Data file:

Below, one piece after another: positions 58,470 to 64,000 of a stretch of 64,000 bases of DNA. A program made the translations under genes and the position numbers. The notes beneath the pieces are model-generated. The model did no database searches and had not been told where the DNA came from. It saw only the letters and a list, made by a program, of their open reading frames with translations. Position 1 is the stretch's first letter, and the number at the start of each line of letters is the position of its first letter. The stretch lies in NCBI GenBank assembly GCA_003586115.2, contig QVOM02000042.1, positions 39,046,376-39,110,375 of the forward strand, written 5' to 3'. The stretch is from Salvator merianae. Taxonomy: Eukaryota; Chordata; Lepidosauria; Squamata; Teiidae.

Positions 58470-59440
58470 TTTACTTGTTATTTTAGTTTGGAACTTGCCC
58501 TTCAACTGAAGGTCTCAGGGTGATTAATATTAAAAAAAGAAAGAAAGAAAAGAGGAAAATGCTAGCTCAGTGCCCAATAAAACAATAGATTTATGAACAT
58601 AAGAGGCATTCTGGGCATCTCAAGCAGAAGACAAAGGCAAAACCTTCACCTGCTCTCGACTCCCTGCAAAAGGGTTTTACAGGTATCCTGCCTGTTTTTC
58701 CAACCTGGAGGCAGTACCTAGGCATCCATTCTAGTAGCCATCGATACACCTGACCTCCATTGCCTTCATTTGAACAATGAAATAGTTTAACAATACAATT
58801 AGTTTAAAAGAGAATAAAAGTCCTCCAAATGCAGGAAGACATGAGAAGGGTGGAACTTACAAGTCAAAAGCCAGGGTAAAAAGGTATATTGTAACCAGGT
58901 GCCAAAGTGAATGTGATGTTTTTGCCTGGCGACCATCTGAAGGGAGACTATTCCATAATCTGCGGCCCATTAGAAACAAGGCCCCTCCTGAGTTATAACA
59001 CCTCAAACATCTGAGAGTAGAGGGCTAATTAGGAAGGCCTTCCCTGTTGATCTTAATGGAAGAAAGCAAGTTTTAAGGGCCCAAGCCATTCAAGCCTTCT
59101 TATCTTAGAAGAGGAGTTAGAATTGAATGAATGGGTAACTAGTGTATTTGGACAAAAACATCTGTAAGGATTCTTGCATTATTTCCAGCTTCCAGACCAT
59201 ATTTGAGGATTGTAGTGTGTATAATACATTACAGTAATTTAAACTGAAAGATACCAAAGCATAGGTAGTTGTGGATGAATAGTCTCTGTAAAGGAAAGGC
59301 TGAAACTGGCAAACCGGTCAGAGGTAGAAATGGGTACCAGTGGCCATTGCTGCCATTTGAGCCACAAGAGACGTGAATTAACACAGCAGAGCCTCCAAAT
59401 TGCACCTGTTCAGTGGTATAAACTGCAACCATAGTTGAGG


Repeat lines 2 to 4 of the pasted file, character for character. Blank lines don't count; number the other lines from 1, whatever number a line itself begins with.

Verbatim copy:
Positions 58470-59440
58470 TTTACTTGTTATTTTAGTTTGGAACTTGCCC
58501 TTCAACTGAAGGTCTCAGGGTGATTAATATTAAAAAAAGAAAGAAAGAAAAGAGGAAAATGCTAGCTCAGTGCCCAATAAAACAATAGATTTATGAACAT